Overpowering the Clutch no matter what.

Discussion in '2 Stroke Bicycle Engines & Kits' started by StevenMain, Jan 1, 2017.

  1. StevenMain

    StevenMain New Member

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    So I have been tweaking the engine im going to use on my scratch built suspension shifter bike build

    Fully built China Doll reed valve motor I built, stuffed, ported, arrow kit, YZ85 Expansion chamber... I have had it now to 41.5 mph on a 44 Tooth !!! The thing screams and turns 10,000 RPMS.. but the clutch is slipping, I replaced the friction material, ruffed the crap out of the clutch plate, and cranked the **** out of the preload spring (the big spring in the case) No matter what I do the motor will overpower the clutch and it will start slipping. Any help ?
     
  2. Agreen

    Agreen Member

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  3. crassius

    crassius Well-Known Member

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    how much grab the clutch has depends on the distance between the locked and unlocked positions of the hand lever - many of the longer levers do not have enough room there, so one needs to abandon free spinning at the lock position and just adjust for best grab (sometimes this can be fixed by filing down the frame of the lever to move where it stops when released so that it is farther from the handlebar)

    another fix is to get a different lever
     
  4. StevenMain

    StevenMain New Member

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    There are 3 clutch adjustments preload, slack, and airgap which is typically incorrectly referred to as preload. The flower nut controls only airgap, which you want as tight as possible to the extent that the clutch is just barely dragging the motor idle rpm down a nearly imperceptible ammount when the clutch is in the locked lever position. Slack is in reference to cable slack you want just enough slack as to not be depressing the clutch arm when the clutch lever is released, But the moment you begin moving the lever the clutch arm starts depressing the main clutch spring. Clutch preload is adjusted on the big giant spring on the clutch shaft via the spanner nut... it controls the amount of pressure the clutch can squeeze the friction pads with.. This I have set very tight... the clutch lever is really stiff, if I adjust the spring any tighter, squeezing the clutch will simply coil bind the mainspring and not allow the clutch to disengage.

    Adjusting the flower nut too tight to the point that there is no airgap and the clutch is still grabbing with the lever fully depressed does not make the clutch grab harder than proper adjustment. I did this just to humor a friend.

    What I need is a stiffer replacement spring for the clutch main shaft like maybe a smallblock chevrolet valvespring. Or a better type of friction material. Like that of an automotive dry clutch. Does anyone else have experience with doing something like this?
     
    #4 StevenMain, Jan 1, 2017
    Last edited: Jan 1, 2017
  5. Agreen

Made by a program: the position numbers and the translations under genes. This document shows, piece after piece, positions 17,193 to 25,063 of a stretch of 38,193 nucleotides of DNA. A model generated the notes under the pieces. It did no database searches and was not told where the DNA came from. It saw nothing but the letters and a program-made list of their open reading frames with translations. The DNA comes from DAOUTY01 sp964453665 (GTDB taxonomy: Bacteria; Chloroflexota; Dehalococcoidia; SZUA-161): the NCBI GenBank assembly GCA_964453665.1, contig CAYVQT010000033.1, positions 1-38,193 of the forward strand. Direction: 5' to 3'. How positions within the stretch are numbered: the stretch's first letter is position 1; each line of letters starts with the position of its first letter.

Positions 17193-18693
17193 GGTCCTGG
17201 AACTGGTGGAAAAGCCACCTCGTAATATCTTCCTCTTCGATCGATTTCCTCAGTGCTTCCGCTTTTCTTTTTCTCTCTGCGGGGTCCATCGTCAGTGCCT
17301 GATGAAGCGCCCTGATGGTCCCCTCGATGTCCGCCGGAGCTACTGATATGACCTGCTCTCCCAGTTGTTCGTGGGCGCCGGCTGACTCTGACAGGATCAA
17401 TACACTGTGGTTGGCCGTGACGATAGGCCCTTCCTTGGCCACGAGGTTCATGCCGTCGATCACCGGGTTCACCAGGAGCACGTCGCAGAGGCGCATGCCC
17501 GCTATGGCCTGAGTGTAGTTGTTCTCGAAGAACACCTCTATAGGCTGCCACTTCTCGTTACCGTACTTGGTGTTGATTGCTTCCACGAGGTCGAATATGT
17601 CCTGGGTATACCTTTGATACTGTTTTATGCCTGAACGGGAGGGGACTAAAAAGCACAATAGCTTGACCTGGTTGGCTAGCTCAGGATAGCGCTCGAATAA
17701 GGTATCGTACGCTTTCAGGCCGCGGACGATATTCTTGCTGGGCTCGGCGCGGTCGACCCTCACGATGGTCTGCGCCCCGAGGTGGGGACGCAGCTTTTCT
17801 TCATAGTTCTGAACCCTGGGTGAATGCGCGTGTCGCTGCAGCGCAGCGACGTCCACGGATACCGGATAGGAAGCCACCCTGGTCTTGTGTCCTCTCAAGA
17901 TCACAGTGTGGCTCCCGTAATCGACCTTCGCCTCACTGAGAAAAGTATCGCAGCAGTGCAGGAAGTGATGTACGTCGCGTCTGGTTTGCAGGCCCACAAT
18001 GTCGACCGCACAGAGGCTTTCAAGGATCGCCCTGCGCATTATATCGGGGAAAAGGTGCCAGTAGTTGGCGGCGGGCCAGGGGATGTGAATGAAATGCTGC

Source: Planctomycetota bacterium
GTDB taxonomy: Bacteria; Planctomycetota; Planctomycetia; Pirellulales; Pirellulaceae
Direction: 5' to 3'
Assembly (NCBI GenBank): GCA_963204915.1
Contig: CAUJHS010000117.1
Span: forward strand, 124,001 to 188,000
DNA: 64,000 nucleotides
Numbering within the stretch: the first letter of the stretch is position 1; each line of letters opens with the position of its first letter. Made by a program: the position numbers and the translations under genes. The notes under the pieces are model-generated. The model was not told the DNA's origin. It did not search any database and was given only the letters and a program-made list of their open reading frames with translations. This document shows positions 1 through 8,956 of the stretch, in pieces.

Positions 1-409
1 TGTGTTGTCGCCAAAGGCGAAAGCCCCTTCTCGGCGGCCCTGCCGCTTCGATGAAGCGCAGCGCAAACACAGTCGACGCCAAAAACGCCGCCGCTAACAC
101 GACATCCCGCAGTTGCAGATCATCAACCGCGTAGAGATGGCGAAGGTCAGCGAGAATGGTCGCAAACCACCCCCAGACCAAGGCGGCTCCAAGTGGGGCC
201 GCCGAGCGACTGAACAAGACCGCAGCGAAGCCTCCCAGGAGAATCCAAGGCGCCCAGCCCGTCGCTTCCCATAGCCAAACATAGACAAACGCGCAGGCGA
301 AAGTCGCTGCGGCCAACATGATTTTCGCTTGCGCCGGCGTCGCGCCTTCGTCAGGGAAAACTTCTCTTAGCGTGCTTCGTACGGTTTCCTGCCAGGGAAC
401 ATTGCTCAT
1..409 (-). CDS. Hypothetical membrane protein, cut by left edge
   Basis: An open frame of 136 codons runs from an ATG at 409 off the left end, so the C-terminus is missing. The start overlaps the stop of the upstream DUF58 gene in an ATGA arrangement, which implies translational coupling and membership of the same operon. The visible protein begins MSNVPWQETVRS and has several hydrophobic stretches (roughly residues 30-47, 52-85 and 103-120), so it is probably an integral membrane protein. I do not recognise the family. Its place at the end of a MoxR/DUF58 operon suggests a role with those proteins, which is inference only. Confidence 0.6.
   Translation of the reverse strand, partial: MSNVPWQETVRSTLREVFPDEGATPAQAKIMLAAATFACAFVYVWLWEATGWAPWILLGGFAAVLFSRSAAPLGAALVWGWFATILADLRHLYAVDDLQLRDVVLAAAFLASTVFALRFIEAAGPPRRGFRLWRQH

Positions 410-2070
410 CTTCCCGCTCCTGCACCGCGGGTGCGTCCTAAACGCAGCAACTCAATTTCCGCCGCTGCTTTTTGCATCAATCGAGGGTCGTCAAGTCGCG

Agreen Member

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    This may be a silly question, but you're not trying to take off with the clutch are you?
     
  6. StevenMain

    StevenMain New Member

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    Always have.. no reason it shouldn't be able to. I have replaced the friction pucks and they are brand new.
     
  7. Agreen

    Agreen Member

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    On a 44 tooth sprocket, it's like taking off in 3rd gear always. No wonder it slips.
     
  8. StevenMain

    StevenMain New Member

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    It doesn't slip on takeoff ... it slips at around 25 mph when the motor starts hitting the powerband. Hits so hard it sounds like a downshifted. Either way I've adjusted all that can be adjusted, replaced the clutch main spring, and clutch pads, the clutch isn't glazed and looks great. All adjusted right, pressure plate good and roughed up. The clutch can't hold the power.. I'll have to source my own stronger clutch spring and a different clutch material and make my own pucks.
     
  9. crassius

    crassius Well-Known Member

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    never heard of such a thing with all parts aligned & seated, except when bottom of flower nut is hitting against outer lip of shaft - one fix is to trim off a bit of flower nut, other fix is to put pressure plate across vise, put large socket in center of plate, smack **** out of it with big hammer to get the dome of the plate a bit farther from shaft

    see if that fixes it for you
     
  10. StevenMain

    StevenMain New Member

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    That's a good tip, I'll be sure to try it before I got making some clutch lining.
     
  11. Venice Motor Bikes

    Venice Motor Bikes Custom Builder / Dealer/Los Angeles

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    Tighten the flower nut down as much as possible to where the clutch still works normally.


    I've always had this problem with my race engines.

    Some clutch shaft main springs aren't as strong as others, & you've already done all the sanding & cleaning the pads; so if there's still slipping?, try swapping out the main spring.
     
    #11 Venice Motor Bikes, Jan 5, 2017
    Last edited: Jan 5, 2017
  12. StevenMain

    StevenMain New Member

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    Just swapped main spring yesterday but until my new build goes together who knows if it will grip. If not I'm making semi metallic pucks.
     

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